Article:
MORNING MESSAGE: Will The Media Cover The “Back To Work” Budget?
OurFuture.org’s Bill Scher: “For the past 24 hours, the media has dutifully reported on the budget proposal from Rep. Paul Ryan, even though everyone knows it is extremely unlikely to become law. That’s fine; it’s not the media’s job to short-circuit debate. It’s the media’s job to report factually on the ideas proposed in Congress, so the public can weigh in before Congress votes. Today, another budget will be proposed by the Congressional Progressive Caucus, the ‘Back to Work’ budget. It probably won’t become law either. But it deserves every bit of media attention that Ryan’s budget gets.”
President Talks “Grand Bargain” On Capitol Hill
Friction between President and Senate liberals over “grand bargain” at private meeting. Roll Call: “Sen. Tom Harkin, D-Iowa, said he and Sen. Bernard Sanders, I-Vt., urged the president not to trim benefits. Harkin also pushed against raising the Medicare or Social Security ages. But the president did not waver from a proposal to change the way inflation is calculated, known as chained CPI, which would have the effect of lowering entitlement payment increases over the years. On retirement and the Medicare eligibility age, while the president said there are other ways to find savings, he did not give an express commitment to oppose the idea, Harkin said.”
Two parties still far apart. AP: “Democrats have long insisted that higher taxes — chiefly on the wealthy — must accompany any reductions in those entitlement programs. There must be a ‘balanced approach’ to reducing the deficit, they say. But Republicans say Obama used his only bit of tax leverage in December, in the ‘fiscal cliff’ resolution. Now they are pushing Democrats to confront Medicare’s and Social Security’s long-term funding problems without the political sweetener that liberals have always demanded and that Obama called for in his re-election campaign.”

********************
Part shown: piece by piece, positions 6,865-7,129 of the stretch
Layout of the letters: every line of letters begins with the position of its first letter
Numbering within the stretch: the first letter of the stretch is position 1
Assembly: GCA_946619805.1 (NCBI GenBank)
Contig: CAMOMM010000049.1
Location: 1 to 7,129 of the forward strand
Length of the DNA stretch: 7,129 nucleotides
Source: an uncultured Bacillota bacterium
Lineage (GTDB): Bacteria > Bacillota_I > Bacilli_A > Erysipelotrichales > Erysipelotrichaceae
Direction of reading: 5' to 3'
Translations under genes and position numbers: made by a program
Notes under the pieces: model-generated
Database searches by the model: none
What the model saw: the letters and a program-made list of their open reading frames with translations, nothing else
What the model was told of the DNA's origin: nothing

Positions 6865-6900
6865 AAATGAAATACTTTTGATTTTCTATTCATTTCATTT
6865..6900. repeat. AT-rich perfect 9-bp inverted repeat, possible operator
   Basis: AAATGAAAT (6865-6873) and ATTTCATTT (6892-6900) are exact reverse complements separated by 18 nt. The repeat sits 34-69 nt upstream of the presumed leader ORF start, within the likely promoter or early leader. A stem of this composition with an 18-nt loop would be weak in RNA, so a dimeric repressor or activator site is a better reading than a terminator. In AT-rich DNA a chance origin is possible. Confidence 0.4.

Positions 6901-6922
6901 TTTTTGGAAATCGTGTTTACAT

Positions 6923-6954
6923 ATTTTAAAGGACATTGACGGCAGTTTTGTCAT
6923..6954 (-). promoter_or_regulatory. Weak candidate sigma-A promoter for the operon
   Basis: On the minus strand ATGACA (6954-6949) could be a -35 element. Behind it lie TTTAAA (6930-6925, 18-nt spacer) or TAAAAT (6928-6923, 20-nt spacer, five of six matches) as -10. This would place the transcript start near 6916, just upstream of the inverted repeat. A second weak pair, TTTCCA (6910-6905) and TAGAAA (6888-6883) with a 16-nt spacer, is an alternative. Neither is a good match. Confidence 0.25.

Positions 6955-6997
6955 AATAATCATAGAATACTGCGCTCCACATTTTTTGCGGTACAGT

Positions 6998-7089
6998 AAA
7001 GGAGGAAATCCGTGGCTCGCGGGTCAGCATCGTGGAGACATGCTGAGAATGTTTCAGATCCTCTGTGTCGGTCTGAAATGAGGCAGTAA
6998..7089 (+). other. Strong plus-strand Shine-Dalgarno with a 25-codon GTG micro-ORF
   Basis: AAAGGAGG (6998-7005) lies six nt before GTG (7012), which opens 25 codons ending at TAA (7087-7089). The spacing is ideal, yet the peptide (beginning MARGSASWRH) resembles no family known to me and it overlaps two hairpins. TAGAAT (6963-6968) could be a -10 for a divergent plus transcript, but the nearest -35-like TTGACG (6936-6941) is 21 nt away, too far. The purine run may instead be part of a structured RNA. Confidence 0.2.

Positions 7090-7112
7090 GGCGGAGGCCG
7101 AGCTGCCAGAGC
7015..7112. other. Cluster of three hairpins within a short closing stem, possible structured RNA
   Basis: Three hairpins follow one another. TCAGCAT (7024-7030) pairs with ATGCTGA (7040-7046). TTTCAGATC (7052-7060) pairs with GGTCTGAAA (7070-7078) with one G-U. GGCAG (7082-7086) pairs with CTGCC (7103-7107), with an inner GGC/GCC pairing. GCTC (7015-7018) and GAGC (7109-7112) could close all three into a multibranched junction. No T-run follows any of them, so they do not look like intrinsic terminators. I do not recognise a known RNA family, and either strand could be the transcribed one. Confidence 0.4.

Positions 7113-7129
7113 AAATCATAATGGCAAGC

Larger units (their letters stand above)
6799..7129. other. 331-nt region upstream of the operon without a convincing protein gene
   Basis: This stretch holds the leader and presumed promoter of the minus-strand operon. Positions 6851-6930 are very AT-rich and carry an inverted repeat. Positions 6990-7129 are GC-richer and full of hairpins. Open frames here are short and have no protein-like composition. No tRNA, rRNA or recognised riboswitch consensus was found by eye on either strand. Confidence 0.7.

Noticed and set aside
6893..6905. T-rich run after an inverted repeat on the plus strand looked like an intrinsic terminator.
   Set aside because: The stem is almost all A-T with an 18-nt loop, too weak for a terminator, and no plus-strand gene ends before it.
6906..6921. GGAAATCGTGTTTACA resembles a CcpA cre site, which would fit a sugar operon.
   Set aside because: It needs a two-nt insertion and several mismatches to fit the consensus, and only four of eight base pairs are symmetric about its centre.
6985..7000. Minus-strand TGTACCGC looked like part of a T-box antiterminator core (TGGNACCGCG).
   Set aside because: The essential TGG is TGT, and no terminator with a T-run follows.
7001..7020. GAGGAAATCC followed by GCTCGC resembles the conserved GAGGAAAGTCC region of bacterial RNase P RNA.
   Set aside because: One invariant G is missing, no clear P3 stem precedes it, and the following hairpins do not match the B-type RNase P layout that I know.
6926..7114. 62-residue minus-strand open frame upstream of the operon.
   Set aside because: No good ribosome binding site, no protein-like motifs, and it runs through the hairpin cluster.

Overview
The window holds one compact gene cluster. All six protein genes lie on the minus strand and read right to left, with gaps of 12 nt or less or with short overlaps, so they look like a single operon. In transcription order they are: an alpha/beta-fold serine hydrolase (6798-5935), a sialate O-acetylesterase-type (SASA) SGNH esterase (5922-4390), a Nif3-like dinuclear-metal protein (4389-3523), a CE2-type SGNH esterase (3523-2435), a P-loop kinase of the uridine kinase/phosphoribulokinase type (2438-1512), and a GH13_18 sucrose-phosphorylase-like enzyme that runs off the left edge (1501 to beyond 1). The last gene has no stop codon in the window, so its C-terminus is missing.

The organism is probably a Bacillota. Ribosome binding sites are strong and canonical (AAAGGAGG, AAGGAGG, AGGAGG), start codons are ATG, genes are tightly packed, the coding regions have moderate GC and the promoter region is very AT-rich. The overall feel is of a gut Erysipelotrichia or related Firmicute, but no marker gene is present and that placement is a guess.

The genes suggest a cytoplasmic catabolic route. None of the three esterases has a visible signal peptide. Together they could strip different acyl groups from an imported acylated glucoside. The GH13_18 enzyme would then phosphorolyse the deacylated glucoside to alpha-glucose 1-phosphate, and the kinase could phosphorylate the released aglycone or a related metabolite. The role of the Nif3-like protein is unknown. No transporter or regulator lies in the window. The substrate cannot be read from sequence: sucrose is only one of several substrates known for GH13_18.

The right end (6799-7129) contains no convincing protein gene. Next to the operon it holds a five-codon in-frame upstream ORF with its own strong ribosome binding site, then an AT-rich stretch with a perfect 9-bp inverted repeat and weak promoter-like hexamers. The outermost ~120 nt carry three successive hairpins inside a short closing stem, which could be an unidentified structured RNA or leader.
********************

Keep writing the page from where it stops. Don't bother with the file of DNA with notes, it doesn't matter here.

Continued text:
Many Republicans “very, very, very skeptical” of Obama outreach. Roll Call: “Some senators emerged from the [dinner] gathering impressed and hopeful. But others have privately groused that Obama is less interested in establishing relationships to foster a grand bargain on fiscal issues such as the budget and the debt ceiling and is more concerned with scoring a public relations victory and ensuring the upper hand when most Republicans inevitably decline to raise income and other taxes in order to consummate a deal.”
Obama’s outreach comes “with an edge” says W. Post: “…Wednesday when Obama meets first with House Republicans … hours later, he will address leaders of Organizing for Action (OFA), his potent campaign organization now retooled to help secure his domestic agenda by battling Republicans … Some of the same House Republicans the president will address are already feeling the sharper edge of OFA.”
President slams Ryan budget on ABC: “If you look at what Paul Ryan does to balance the budget, it means that you have to ‘voucherize’ Medicare, you have to slash deeply into programs like Medicaid, you’ve essentially got to either tax middle class families a lot higher than you currently are, or you can’t lower rates the way he’s promised.”
Evidence shows lower taxes don’t fuel growth, finds NYT’s Eduardo Porter: “… there is little evidence that tax cutting has worked as advertised. Thomas L. Hungerford, an economist with the Congressional Research Service, got into trouble with Republicans last year when he published a study suggesting that the sharp drop in top tax rates since 1945 did little to lift economic growth but probably did contribute to soaring income inequality. And there’s no clear evidence that lower tax burdens have helped the United States grow faster than other advanced industrial nations with higher tax rates and much heavier tax burdens.”
White Sails, Cordray Stalls
SEC nominee Mary Jo White expected to be confirmed after Senate hearing. NYT: “While she received a friendly reception during two hours of testimony, the Senate Banking Committee grilled Ms. White, the nominee for S.E.C. chairwoman, on her regulatory agenda, demanding that Ms. White complete new rules for Wall Street and take aim at financial fraud … Ms. White promised to tackle enforcement actions and unfinished regulation, but offered scant details on her plans. She did, however, signal a flexible approach to reforming money market funds, an approach that could draw scrutiny from investor advocates and liberal lawmakers.”
“A Low Bar Set For Mary Jo White At SEC Confirmation Hearing” reports OurFuture.org’s Isaiah J. Poole.
Richard Cordray hits GOP stonewall in Senate hearing. McClatchy: “…Republicans have vowed to block any nominee President Barack Obama chooses to lead the consumer bureau until the agency changes its leadership structure and submits to more congressional oversight … Sen. Elizabeth Warren, D-Mass., complained that Republicans were withholding approval of Cordray in an effort to hobble a fledgling watchdog agency that they never wanted to exist in the first place …”